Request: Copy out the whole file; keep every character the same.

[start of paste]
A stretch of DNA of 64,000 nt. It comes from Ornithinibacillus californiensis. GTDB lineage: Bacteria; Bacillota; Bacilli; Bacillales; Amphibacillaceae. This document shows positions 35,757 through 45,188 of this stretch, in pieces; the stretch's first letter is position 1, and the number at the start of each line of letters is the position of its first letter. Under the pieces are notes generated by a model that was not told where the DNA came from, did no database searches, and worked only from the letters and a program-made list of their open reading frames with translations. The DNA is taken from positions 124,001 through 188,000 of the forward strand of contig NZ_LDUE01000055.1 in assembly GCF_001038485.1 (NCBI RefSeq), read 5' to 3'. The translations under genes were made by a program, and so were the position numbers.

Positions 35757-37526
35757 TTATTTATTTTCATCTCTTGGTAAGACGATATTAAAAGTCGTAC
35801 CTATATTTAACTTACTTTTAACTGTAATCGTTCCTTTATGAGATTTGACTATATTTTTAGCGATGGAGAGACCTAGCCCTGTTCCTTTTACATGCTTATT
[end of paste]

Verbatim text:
A stretch of DNA of 64,000 nt. It comes from Ornithinibacillus californiensis. GTDB lineage: Bacteria; Bacillota; Bacilli; Bacillales; Amphibacillaceae. This document shows positions 35,757 through 45,188 of this stretch, in pieces; the stretch's first letter is position 1, and the number at the start of each line of letters is the position of its first letter. Under the pieces are notes generated by a model that was not told where the DNA came from, did no database searches, and worked only from the letters and a program-made list of their open reading frames with translations. The DNA is taken from positions 124,001 through 188,000 of the forward strand of contig NZ_LDUE01000055.1 in assembly GCF_001038485.1 (NCBI RefSeq), read 5' to 3'. The translations under genes were made by a program, and so were the position numbers.

Positions 35757-37526
35757 TTATTTATTTTCATCTCTTGGTAAGACGATATTAAAAGTCGTAC
35801 CTATATTTAACTTACTTTTAACTGTAATCGTTCCTTTATGAGATTTGACTATATTTTTAGCGATGGAGAGACCTAGCCCTGTTCCTTTTACATGCTTATT